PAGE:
Adspend in regional newsbrands performed ahead of expectations in Q2 2014, according to the latest data from the Advertising Association/Warc Expenditure Report. Even so, newsbrands – inclusive of both print and digital newspaper platforms – still recorded a decline of 1.7% compared with the same period in 2013, despite a 27.9% increase for their digital revenues (to £44m). While growth for digital has gained significant pace in the last three quarters, it has still not been enough to offset the decline in print adspend (this dropped 5.2% to £280m in the latest quarter). But could the regional newsbrands be on the cusp of growth after a difficult decade?

The regional newsbrands sector has witnessed a dramatic shift in fortunes in recent years, as spend has shifted online. Back in 1982, when Warc first started collected quarterly advertising spend data on behalf of the Advertising Association, spend in regional newsbrands accounted for 23% of total UK adspend. By the end of this year, we expect this to have dipped to just 6.6%.

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Note: Includes adspend for dailies and Sundays, paid weeklies and free weeklies.
Source: AA/Warc Expenditure Report

At its peak in 2004, adspend in regional newsbrands amounted to an impressive £3.1bn. Within this total, 68% of spend was attributed to recruitment and other classified advertising. By 2014, with regional adspend set to record a total value of £1.2bn, we expect recruitment and other classified advertising to stand at just 54% of spend, with recruitment in particular having lost considerable share to online specialists (e.g. Jobsite).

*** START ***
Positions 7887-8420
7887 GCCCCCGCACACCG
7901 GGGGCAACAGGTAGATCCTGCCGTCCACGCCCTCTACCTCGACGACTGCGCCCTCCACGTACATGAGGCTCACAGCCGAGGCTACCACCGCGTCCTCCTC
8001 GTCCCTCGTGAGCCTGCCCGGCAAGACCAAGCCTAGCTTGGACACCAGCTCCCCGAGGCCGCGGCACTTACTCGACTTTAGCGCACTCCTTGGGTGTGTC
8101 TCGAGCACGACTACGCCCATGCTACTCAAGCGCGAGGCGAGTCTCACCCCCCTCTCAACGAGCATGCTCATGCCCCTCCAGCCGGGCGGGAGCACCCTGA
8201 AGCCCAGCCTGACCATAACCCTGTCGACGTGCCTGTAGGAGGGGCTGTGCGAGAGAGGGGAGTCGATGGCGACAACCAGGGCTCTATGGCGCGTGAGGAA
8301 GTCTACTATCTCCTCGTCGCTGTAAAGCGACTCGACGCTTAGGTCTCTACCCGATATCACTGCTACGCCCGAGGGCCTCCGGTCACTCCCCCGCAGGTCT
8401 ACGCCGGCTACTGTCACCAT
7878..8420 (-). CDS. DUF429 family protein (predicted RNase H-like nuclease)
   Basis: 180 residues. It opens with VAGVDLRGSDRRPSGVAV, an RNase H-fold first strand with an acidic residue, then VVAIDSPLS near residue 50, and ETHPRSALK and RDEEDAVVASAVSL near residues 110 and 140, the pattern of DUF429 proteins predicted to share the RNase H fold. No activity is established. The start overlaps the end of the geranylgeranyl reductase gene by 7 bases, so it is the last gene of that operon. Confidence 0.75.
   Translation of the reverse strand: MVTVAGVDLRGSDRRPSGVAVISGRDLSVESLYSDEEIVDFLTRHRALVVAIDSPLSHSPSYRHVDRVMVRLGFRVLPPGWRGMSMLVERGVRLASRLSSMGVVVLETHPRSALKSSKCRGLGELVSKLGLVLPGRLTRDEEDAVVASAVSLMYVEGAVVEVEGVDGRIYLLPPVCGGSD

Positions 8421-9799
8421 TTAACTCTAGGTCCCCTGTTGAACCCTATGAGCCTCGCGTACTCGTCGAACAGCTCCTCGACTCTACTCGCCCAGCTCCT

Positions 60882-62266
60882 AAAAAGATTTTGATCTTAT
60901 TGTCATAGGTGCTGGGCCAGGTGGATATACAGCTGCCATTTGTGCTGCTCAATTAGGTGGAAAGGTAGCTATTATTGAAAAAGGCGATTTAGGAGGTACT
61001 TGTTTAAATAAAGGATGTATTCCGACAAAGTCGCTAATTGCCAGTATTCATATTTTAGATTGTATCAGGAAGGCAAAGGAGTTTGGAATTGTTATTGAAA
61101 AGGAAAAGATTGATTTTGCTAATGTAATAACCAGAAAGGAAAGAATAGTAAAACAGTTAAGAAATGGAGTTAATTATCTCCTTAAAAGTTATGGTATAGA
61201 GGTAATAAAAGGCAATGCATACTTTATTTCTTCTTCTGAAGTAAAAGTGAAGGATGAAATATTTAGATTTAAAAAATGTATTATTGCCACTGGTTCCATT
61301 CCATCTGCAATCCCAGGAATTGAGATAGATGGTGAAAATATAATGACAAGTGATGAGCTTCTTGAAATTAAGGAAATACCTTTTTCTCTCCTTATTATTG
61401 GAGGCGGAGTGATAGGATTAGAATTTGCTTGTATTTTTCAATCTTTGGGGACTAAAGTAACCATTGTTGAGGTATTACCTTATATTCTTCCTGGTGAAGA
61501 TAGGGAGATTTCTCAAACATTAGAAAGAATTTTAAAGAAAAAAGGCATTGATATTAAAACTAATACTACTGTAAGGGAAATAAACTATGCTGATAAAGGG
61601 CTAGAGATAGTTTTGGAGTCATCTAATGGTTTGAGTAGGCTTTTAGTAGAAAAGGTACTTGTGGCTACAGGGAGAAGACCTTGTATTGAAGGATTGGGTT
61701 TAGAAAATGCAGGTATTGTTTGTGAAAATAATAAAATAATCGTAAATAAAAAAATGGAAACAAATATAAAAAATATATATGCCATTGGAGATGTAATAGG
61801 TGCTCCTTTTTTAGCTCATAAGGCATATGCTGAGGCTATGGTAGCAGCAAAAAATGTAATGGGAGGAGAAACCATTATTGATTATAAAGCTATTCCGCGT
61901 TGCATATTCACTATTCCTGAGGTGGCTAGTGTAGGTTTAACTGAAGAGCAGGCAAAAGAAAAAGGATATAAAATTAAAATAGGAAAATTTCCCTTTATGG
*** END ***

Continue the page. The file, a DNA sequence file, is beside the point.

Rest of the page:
However, things could be starting to look up for the beleaguered regionals. For starters, the rate of year-on-year decline is moderating, to 5.0% in 2014 and 4.3% next year. To set this in context, the sector recorded drops of 15.8% and 26.2% in 2008 and 2009 respectively.

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Source: AA/Warc Expenditure Report

Digital adspend revenues for regional newsbrands are now starting to make headway, with growth of 17.4% expected in 2014, followed by a further increase of 8.1% in 2015. Additionally, for the first time since 2004, total recruitment advertising – incorporating print and digital spend – is expected to post a 5% year-on-year increase this year, buoyed by the recent falls in unemployment.

While advertising revenues have fallen, the sector is far from terminal decline. The UK press is still the UK's most popular print medium, read by over 30 million people per week. The rise in digital consumption has forced the sector to diversify and, alongside 1,100 print titles, there are now 1,700 associated websites. As we look to 2016 and beyond, the future looks brighter for regional newsbrands, and it's certainly feasible that advertising revenues will start to register growth accordingly.

Steve Brown, JICREG/NS Intelligence manager, said: "The industry has faced challenges posed by a difficult economy in recent years but local media, in print and online, remains an important and powerful part of the media mix, highly trusted by audiences and a key driver of consumer action, as highlighted by the Consumer Catalyst study from Think Media.

"Fuelled by a growing demand for local news and information, the industry is experiencing a rapid growth in online audiences which is good news for national and local advertisers who understand the power of the highly trusted local media brand to drive consumer action across multiple platforms."

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